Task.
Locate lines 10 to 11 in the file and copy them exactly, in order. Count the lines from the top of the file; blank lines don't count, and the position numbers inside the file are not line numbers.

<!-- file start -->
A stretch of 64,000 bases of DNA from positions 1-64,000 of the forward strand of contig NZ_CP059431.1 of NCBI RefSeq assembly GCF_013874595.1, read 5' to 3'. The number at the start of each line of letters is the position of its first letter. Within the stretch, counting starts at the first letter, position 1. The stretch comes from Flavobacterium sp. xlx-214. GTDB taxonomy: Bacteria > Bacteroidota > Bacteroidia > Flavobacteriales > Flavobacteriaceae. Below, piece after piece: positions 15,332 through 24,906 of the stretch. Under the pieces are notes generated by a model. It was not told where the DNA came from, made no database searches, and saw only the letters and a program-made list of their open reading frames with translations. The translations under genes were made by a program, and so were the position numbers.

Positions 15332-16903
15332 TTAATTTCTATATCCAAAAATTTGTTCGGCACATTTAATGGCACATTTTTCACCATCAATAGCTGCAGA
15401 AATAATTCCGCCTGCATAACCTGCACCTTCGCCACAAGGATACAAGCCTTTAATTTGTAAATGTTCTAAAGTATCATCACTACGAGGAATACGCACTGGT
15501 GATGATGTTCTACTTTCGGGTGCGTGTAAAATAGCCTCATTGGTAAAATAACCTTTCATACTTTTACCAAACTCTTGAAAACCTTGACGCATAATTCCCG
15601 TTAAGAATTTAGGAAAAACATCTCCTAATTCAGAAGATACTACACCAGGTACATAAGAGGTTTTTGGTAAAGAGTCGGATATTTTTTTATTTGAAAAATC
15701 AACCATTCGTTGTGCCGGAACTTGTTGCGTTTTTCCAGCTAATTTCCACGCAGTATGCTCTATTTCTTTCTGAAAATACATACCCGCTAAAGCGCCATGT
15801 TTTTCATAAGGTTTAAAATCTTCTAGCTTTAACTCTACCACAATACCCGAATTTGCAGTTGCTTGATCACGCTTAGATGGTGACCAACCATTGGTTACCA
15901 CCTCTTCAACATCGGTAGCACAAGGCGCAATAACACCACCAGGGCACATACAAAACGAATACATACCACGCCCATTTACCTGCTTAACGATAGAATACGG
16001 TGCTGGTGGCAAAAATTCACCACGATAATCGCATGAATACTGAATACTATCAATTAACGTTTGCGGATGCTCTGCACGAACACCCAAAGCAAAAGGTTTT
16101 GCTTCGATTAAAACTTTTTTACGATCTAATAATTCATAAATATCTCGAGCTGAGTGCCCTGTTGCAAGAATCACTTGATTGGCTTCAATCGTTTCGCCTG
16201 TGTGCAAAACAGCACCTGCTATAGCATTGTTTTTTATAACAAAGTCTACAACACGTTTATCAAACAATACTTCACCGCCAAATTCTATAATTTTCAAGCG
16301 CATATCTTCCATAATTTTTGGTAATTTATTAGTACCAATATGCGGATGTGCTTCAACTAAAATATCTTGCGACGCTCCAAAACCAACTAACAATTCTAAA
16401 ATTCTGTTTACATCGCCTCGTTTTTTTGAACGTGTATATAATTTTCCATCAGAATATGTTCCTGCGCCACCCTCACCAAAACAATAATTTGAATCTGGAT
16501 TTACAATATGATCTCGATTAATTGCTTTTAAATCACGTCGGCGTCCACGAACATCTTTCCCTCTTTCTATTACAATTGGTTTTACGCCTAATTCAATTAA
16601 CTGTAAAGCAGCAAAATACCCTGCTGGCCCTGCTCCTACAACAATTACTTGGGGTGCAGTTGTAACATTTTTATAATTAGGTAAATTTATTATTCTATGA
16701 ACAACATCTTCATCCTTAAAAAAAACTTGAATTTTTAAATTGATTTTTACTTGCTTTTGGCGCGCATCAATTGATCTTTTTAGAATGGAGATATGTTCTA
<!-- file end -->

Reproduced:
16001 TGCTGGTGGCAAAAATTCACCACGATAATCGCATGAATACTGAATACTATCAATTAACGTTTGCGGATGCTCTGCACGAACACCCAAAGCAAAAGGTTTT
16101 GCTTCGATTAAAACTTTTTTACGATCTAATAATTCATAAATATCTCGAGCTGAGTGCCCTGTTGCAAGAATCACTTGATTGGCTTCAATCGTTTCGCCTG